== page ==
Maria Murray knew her chance of winning a coveted slot as a delegate to the Republican National Convention was a long shot, but she dusted off her political resume and put on a crisp business suit, accented with a glitter “Trump” brooch and badges, and strode onto stage Saturday to make her case.
Her one-minute speech at a district GOP convention didn’t mention that it’s been decades since Murray, 82, last worked professionally on a political campaign. Instead, she focused her message on the fact that her preferred candidate, Donald Trump, won not only the state of Georgia, but also this exurban district that sprawls far from Atlanta, and he deserved delegates to the national convention in Cleveland in July.
What she and the other Trump enthusiasts weren’t quite expecting, though, was just how organized the forces behind Texas Sen. Ted Cruz would be at shutting them out, keeping their names off the slate of delegates who may very likely decide the GOP presidential nomination.
“I really feel it’s just duping the people,” Murray said. “They tell us to go out and vote. Our votes should mean something.”
The daylong political wrangling that unspooled in the gymnasium at Roswell Baptist Church here was exemplary of the shadow fight that has emerged as the real race to watch in the Republican presidential primary season — an unprecedented battle, playing out in communities like this throughout the nation, as the candidates try to secure 1,237 delegates needed in Cleveland to clinch the party nomination.
The process is as arcane as it is unwieldy — a combination of backroom deal-making and small-D democracy — that only the most seasoned of policy wonks might enjoy.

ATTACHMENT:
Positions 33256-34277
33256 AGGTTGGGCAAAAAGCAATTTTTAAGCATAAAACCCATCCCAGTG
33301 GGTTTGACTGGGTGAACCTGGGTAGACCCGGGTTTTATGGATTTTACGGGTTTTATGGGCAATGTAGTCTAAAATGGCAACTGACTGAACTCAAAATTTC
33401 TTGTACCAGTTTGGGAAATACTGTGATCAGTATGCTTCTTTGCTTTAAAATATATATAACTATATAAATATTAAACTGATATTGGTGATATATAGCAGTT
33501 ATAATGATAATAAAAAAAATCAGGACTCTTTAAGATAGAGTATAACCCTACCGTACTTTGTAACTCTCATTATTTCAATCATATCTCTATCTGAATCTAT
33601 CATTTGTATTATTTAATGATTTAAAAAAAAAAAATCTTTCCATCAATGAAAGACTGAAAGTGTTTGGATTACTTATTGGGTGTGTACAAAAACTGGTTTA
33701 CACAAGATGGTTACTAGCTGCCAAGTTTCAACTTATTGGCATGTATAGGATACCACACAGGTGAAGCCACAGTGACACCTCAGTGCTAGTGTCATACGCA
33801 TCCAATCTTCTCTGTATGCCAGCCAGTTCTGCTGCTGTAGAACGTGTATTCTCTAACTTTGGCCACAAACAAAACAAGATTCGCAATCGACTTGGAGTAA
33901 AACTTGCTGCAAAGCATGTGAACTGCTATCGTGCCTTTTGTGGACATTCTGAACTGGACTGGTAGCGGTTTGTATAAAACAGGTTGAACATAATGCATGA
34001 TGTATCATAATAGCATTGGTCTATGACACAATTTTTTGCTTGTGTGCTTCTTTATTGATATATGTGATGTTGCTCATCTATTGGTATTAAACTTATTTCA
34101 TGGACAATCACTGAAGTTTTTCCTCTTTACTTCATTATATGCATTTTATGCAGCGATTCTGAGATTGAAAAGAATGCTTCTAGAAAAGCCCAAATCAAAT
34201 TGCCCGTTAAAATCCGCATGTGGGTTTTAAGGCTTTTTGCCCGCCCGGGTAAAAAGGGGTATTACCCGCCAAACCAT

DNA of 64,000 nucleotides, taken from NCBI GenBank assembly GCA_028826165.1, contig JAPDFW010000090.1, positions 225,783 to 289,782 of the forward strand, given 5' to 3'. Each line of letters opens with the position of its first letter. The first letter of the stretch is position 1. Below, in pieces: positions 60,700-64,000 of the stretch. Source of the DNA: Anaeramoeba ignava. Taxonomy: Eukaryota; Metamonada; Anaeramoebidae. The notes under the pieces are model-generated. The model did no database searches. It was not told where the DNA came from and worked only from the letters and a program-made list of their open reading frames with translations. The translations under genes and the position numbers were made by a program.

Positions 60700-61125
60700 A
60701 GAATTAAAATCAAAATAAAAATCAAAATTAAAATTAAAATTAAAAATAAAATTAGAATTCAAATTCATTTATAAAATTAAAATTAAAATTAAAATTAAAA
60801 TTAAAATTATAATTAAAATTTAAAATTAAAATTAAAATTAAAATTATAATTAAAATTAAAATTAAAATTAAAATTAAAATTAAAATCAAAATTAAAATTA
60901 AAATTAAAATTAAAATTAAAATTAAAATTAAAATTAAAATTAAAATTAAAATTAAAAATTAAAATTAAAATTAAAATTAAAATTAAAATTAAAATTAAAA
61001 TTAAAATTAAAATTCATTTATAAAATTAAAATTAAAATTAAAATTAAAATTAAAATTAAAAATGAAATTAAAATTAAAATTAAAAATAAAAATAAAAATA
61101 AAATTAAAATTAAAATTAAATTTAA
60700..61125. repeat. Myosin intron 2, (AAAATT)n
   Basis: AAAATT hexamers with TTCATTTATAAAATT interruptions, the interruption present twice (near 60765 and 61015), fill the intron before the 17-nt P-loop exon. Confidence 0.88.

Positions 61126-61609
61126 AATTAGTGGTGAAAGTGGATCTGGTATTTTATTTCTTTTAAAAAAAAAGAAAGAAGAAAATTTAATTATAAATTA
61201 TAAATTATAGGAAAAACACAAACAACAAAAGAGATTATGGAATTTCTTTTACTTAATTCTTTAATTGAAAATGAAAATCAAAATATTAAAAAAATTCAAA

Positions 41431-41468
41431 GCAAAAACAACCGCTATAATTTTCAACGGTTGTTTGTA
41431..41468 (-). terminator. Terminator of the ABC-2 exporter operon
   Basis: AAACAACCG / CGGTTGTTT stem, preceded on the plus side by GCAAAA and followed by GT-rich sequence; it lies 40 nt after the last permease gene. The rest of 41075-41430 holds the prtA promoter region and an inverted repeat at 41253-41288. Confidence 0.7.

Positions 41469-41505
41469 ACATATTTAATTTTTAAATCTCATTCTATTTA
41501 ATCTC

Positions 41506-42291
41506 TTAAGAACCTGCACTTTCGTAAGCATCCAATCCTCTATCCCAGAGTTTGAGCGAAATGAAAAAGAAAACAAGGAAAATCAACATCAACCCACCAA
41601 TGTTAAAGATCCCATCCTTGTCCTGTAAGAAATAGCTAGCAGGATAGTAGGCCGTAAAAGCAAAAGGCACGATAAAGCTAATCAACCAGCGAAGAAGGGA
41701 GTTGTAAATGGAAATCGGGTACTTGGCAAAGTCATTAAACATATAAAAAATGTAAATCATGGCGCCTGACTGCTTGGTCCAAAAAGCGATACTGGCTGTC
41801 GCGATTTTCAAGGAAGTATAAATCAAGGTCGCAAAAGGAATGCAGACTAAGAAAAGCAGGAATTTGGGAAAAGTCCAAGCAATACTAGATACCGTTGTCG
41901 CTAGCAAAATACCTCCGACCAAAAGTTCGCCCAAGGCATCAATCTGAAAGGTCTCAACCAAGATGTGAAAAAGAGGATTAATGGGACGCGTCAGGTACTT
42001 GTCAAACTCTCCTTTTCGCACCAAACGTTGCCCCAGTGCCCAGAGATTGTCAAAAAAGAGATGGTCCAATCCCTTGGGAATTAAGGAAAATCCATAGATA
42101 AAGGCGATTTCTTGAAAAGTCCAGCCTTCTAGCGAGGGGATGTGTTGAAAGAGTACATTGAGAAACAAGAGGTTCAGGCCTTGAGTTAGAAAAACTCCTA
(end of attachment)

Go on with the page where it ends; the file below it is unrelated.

Cruz has excelled at the process, wresting away delegates in states where Trump won the popular vote; Trump has dismissed the whole thing as “rigged.”
Still, Trump has redoubled his efforts, hiring Paul J. Manafort, a Washington insider and veteran of the contested 1976 Republican convention, to run his delegate operation. The Trump campaign still has far to go to catch up with the months of groundwork laid by Cruz’s aides, and Saturday’s proceedings around Georgia probably came too early to accurately assess its efforts.
I really feel it’s just duping the people. They tell us to go out and vote. Our votes should mean something.
Gaveling in the morning session here, Brad Carver, the district chairman, opened with a plea for comity among the 265 convention delegates gathered. They’d been chosen from earlier county-level meetings, from the four counties that make up the congressional district.
“The enemy is not in this room,” said Carver, an attorney and father of two, arranging a giant black-and-white poster of Democratic front-runner Hillary Clinton at the podium for inspiration. “We are all in this together.”
Carver nudged the several hundred conventioneers to friendlier terrain, asking them to say hello, church-like, to a neighbor, and then bow their heads in prayer.
“We’re grateful for the great interest there is in the political process,” an officiant intoned. “Help us be kind today.”
But early in the session, after the Chick-fil-A breakfast sandwiches were reduced to wrappers and crumbs, tensions ran high.
The routine task of approving alternate conventioneers to stand in for Saturday’s no-shows quickly became a proxy battle between Trump and Cruz. A show of hands blocked one of most prominent Trump supporters from participating, a foreshadowing of the rough day ahead.
“We just probably lost,” grumbled another Trump supporter.
“Don’t make me use this,” groused Edward Lindsey, a retired congressman enlisted to preside over the session, wielding the gavel. “Let’s keep in mind that the whole world is watching. Can I get an amen?”